The current research study aims to explore the motivational traits of faculty members in Kazakhstan and Russia. Due to the geographical closeness and mutual socio-economic past, these two countries have developed close relationships in many areas including higher education. Thus, the study of possible similarities and differences in motivation of some leading individuals in the educational sphere is crucial to design an adequate and effective educational curriculum.
The main hypothesis of the research is the assumption that there are existing differences in motivational drivers between Kazakhstani and Russian university faculty members based on their cultural traits. In this sense, the study of university faculty members’ motivation in a cross-cultural context is an important aspect and necessary in the study of socio-psychological phenomena. The study of cross-cultural differences opens new horizons and promising direction in the field of university faculty members’ motivation for post-Soviet Union perimeter, as well as new contexts for the new problems unknown from past experiences [5Hofstede G. Dimensionalizing cultures: The Hofstede model in context. Online Read Psychol Cult 2011; 2(1): 8-9. [http://dx.doi.org/10.9707/2307-0919.1014] , 6Laurent A. The cross cultural puzzle of international human resource management. Hum Resour Manage 1986; 25(1): 91-102. [http://dx.doi.org/10.1002/hrm.3930250107] ].
2. LITERATURE REVIEW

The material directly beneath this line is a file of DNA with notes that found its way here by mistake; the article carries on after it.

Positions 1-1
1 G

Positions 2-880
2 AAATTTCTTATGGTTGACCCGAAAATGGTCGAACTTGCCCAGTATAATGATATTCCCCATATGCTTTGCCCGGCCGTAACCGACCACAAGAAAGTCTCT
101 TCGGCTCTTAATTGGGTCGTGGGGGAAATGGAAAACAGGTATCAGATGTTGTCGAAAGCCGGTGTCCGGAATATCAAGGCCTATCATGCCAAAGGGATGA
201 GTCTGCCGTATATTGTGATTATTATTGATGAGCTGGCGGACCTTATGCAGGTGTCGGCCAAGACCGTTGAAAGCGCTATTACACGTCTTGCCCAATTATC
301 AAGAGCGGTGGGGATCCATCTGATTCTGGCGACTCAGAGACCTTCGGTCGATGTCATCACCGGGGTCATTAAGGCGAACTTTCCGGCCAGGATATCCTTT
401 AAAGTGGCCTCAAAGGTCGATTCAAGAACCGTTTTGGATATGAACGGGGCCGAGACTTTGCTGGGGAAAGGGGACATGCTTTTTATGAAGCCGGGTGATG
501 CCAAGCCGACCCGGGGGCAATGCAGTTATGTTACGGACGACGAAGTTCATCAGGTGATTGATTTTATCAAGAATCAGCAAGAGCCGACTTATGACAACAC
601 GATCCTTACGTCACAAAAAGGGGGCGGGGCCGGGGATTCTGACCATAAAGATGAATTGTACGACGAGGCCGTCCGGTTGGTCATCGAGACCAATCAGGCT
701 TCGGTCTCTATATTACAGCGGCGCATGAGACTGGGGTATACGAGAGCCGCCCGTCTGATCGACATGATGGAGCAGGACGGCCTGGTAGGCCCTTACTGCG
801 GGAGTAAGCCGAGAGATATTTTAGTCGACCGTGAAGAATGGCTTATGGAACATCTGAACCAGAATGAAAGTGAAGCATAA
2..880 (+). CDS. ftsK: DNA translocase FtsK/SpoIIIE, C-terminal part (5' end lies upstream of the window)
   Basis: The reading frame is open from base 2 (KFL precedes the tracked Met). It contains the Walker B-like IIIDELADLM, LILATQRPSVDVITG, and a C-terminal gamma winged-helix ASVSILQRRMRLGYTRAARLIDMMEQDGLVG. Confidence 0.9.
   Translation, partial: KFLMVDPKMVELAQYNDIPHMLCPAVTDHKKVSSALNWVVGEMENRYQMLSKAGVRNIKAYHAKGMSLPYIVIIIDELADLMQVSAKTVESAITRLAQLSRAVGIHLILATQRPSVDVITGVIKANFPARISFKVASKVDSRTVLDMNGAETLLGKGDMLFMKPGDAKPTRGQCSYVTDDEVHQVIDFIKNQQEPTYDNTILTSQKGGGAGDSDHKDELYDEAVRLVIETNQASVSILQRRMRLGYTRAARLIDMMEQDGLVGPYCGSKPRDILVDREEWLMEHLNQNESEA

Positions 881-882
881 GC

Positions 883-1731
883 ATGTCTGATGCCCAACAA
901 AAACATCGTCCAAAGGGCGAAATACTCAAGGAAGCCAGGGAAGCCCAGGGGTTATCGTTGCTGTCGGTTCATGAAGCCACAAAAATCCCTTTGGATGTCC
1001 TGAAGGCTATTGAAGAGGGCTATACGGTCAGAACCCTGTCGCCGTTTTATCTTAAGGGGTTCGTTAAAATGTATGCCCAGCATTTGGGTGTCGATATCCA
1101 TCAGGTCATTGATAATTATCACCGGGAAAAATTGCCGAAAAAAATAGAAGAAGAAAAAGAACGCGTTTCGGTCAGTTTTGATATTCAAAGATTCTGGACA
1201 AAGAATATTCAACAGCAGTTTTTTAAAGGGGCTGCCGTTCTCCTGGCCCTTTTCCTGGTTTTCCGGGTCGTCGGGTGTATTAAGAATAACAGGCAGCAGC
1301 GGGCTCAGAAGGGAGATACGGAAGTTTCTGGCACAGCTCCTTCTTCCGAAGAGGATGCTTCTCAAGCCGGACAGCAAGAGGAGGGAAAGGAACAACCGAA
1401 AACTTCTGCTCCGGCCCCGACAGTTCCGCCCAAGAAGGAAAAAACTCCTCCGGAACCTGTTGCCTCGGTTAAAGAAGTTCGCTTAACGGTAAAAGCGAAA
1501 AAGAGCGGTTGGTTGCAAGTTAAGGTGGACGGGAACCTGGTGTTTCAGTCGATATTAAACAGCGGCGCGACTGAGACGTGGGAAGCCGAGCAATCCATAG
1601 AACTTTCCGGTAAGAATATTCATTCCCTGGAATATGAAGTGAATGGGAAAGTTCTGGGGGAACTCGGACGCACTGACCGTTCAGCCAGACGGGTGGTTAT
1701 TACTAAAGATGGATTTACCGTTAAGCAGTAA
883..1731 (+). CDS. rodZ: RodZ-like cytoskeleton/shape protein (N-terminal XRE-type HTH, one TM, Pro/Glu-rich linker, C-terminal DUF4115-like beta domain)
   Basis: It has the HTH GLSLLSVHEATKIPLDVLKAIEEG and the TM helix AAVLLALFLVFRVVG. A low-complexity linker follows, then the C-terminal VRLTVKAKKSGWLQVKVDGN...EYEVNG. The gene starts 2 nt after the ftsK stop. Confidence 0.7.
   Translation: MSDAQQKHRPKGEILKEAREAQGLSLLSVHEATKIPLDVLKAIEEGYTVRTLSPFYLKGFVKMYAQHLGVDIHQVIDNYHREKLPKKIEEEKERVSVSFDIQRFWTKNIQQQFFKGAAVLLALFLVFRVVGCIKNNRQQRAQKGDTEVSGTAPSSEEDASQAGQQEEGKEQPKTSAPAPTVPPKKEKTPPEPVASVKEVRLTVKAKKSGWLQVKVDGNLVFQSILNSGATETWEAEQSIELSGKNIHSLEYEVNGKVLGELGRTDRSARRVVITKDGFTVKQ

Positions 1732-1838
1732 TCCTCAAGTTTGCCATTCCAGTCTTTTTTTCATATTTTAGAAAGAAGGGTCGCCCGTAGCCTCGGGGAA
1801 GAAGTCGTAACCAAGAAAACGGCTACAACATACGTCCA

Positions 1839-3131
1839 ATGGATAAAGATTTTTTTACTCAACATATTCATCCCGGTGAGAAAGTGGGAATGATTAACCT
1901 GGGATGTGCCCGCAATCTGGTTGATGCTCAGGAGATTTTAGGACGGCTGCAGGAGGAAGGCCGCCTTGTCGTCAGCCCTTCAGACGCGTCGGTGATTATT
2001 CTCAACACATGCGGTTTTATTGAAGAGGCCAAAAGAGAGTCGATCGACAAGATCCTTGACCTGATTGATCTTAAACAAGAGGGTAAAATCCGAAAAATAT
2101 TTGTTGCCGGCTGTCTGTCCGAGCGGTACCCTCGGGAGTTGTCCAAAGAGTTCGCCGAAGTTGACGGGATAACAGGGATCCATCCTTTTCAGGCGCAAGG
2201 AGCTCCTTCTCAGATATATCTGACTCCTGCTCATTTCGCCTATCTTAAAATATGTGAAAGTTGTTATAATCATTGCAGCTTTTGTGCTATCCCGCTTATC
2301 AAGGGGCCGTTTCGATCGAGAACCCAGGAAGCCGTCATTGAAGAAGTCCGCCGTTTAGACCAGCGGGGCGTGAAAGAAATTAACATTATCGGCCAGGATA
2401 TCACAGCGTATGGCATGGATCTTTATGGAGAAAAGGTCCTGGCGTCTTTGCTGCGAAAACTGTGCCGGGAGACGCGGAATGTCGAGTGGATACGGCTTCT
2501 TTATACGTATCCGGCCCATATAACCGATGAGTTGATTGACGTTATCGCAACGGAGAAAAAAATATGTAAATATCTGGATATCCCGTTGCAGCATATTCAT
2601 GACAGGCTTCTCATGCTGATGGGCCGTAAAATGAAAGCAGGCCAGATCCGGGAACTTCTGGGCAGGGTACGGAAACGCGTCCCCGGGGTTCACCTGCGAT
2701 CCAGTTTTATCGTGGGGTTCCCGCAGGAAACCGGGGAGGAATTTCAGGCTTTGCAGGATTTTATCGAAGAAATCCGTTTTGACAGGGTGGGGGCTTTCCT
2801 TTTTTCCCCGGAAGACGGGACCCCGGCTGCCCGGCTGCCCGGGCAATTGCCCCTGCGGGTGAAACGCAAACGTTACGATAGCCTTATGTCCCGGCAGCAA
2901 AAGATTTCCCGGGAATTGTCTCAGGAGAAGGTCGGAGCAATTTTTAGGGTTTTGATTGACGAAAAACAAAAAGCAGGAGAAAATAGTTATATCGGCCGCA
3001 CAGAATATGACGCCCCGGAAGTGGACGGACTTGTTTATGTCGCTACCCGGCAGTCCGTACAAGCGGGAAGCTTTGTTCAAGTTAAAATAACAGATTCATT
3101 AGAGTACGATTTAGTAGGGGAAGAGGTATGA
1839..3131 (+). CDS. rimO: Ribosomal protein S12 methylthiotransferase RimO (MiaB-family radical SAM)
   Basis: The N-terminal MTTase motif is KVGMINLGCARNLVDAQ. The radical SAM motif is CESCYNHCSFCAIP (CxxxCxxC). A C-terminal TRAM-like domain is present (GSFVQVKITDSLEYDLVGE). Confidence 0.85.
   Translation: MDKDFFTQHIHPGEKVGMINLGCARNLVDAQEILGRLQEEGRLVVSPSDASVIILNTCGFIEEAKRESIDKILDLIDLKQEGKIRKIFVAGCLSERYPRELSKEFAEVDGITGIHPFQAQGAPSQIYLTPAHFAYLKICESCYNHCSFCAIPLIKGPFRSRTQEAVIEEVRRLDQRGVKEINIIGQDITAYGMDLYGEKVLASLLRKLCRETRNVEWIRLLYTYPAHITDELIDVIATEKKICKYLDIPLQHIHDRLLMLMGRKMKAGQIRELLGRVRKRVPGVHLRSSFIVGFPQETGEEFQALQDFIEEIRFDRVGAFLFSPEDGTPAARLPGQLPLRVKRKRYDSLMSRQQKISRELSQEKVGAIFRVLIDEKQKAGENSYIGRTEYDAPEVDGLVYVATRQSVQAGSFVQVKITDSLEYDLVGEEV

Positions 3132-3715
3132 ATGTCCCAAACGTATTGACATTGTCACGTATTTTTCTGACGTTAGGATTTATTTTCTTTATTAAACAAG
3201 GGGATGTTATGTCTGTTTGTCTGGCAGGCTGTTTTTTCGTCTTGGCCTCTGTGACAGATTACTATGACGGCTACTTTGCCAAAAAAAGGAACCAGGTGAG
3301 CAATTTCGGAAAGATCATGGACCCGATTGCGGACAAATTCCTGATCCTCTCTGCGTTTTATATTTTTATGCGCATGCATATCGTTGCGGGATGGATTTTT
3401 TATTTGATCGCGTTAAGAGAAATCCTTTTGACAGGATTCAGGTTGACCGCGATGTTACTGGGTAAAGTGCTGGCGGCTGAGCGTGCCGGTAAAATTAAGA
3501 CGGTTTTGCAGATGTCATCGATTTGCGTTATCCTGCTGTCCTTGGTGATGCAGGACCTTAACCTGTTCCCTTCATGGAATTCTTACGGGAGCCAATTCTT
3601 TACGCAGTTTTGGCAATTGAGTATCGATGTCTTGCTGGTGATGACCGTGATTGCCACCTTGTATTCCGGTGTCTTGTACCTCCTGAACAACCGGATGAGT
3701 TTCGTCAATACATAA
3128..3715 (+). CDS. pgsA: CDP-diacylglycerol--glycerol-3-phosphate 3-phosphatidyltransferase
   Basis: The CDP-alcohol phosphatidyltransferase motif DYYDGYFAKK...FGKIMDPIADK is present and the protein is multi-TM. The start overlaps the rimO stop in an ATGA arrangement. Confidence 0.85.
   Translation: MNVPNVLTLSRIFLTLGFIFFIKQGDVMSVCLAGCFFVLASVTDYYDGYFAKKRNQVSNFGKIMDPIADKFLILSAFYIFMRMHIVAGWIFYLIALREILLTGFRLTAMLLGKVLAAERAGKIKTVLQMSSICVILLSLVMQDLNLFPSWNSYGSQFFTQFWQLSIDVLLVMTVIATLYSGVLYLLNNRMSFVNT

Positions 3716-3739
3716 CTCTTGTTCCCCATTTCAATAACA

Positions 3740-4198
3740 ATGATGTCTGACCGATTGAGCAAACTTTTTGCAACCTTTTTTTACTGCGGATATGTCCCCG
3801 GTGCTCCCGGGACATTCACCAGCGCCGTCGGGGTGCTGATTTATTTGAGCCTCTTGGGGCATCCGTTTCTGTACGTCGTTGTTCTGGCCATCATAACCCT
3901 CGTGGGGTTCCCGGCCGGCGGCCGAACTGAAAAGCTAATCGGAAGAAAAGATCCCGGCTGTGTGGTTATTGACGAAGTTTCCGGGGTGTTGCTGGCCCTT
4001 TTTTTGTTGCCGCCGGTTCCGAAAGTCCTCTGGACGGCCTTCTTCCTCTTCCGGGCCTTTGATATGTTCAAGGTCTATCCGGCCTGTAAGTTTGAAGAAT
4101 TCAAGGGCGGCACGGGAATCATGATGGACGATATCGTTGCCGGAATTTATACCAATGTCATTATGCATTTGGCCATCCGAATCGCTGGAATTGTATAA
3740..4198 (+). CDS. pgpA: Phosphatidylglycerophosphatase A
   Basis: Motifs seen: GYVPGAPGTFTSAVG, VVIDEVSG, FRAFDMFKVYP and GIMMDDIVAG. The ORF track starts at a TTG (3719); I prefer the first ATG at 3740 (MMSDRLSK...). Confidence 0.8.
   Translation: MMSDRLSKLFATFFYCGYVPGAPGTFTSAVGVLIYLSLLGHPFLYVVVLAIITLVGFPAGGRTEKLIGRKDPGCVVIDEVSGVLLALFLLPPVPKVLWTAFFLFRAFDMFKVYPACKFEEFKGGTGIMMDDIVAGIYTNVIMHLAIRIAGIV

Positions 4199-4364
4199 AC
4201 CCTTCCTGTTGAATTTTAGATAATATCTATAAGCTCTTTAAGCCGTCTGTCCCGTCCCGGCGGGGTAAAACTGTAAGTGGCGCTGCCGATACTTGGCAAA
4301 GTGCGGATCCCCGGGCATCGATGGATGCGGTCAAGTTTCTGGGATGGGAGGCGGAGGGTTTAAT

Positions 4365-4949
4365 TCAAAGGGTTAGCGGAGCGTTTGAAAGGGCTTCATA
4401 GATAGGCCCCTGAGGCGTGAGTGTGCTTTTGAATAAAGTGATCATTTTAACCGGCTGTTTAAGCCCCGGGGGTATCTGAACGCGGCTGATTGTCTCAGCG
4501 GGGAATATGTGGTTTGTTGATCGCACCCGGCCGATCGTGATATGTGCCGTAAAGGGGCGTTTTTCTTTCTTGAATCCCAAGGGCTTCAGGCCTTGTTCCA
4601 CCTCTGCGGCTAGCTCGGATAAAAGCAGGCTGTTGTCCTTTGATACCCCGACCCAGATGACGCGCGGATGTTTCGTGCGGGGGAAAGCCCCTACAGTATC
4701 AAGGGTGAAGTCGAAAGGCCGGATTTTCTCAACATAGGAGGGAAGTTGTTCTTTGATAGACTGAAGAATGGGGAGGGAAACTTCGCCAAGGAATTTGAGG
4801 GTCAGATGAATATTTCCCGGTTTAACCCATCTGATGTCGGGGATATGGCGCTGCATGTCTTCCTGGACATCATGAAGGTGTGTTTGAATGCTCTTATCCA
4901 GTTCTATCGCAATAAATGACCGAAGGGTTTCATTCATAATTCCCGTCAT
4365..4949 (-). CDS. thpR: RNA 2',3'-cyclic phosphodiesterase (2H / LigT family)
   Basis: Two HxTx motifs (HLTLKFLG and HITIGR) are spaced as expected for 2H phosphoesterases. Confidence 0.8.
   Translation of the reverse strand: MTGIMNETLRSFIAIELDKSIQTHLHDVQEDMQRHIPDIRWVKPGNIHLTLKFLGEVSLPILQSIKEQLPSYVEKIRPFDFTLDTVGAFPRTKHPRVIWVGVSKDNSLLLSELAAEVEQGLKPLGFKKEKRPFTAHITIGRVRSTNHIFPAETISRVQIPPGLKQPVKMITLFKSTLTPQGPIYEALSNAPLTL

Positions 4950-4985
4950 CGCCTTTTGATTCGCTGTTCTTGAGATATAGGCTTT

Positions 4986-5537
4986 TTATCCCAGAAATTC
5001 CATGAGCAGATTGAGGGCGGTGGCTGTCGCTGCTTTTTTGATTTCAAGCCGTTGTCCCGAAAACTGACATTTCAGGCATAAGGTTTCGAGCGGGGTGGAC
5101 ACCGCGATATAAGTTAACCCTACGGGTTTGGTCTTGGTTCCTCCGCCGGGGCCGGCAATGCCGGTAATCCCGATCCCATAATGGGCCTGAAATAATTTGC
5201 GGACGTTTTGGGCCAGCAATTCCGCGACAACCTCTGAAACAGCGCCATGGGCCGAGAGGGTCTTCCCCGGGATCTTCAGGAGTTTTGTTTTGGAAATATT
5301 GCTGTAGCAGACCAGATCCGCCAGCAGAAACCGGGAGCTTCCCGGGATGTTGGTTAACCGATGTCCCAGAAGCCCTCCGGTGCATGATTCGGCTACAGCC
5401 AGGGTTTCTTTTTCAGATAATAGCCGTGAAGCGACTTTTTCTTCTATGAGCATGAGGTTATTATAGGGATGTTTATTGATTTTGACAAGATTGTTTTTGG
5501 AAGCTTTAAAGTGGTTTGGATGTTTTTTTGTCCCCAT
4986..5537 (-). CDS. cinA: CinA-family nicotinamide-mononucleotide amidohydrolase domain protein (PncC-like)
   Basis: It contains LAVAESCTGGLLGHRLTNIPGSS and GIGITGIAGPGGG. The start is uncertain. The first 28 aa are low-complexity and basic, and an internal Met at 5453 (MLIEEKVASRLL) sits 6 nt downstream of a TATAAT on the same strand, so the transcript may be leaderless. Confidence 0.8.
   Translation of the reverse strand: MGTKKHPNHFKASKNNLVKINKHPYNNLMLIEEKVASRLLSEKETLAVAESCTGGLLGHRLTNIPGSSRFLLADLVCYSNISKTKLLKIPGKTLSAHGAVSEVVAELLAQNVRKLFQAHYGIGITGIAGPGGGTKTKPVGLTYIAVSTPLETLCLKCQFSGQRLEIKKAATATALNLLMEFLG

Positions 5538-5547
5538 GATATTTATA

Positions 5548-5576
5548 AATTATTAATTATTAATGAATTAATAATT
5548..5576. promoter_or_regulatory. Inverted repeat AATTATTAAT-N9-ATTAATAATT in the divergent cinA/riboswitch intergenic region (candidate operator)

The issue of faculty members motivation has been studied from various point of views by different scholars. Schneider & Zalesny (1981) studied faculty motivation through the prism of needs theory to prove that the right attitude towards work is possible after the fulfillment of other basic needs [7Schneider B, Zalesny MD. Human Needs and Faculty Motivation 1981.]. This idea is also reflected in the work of Holliman & Daniels (2018) who linked motivation with economic situation [8Holliman A, Daniels J. Faculty motivation in challenging times: Do leadership and economic conditions matter? Plann High Educ 2018; 47(1): 49.]. As it was stated by Feldman & Paulsen (1999), the constant transformation of higher education system can also affect the motivation of faculty members [9Feldman KA, Paulsen MB. Faculty motivation: The role of a supportive teaching culture. New directions for teaching and learning. 1991; 1999(78): 69-78.]. According to Rashidi, Zaki & Al Jalbani (2012), university faculty members face more pressure due to the transformation of higher education system; the professional activity of university faculty proceeds against the background of obvious problems, the most acute of them are low public prestige of the teaching and scientific professions and the outflow of highly qualified personnel [10Rashidi Z, Zaki S, Ali Jalbani A. Exploring the factors influencing faculty motivation and satisfaction in tertiary education. IBA Business Review 2016; 11(1): 15-20.].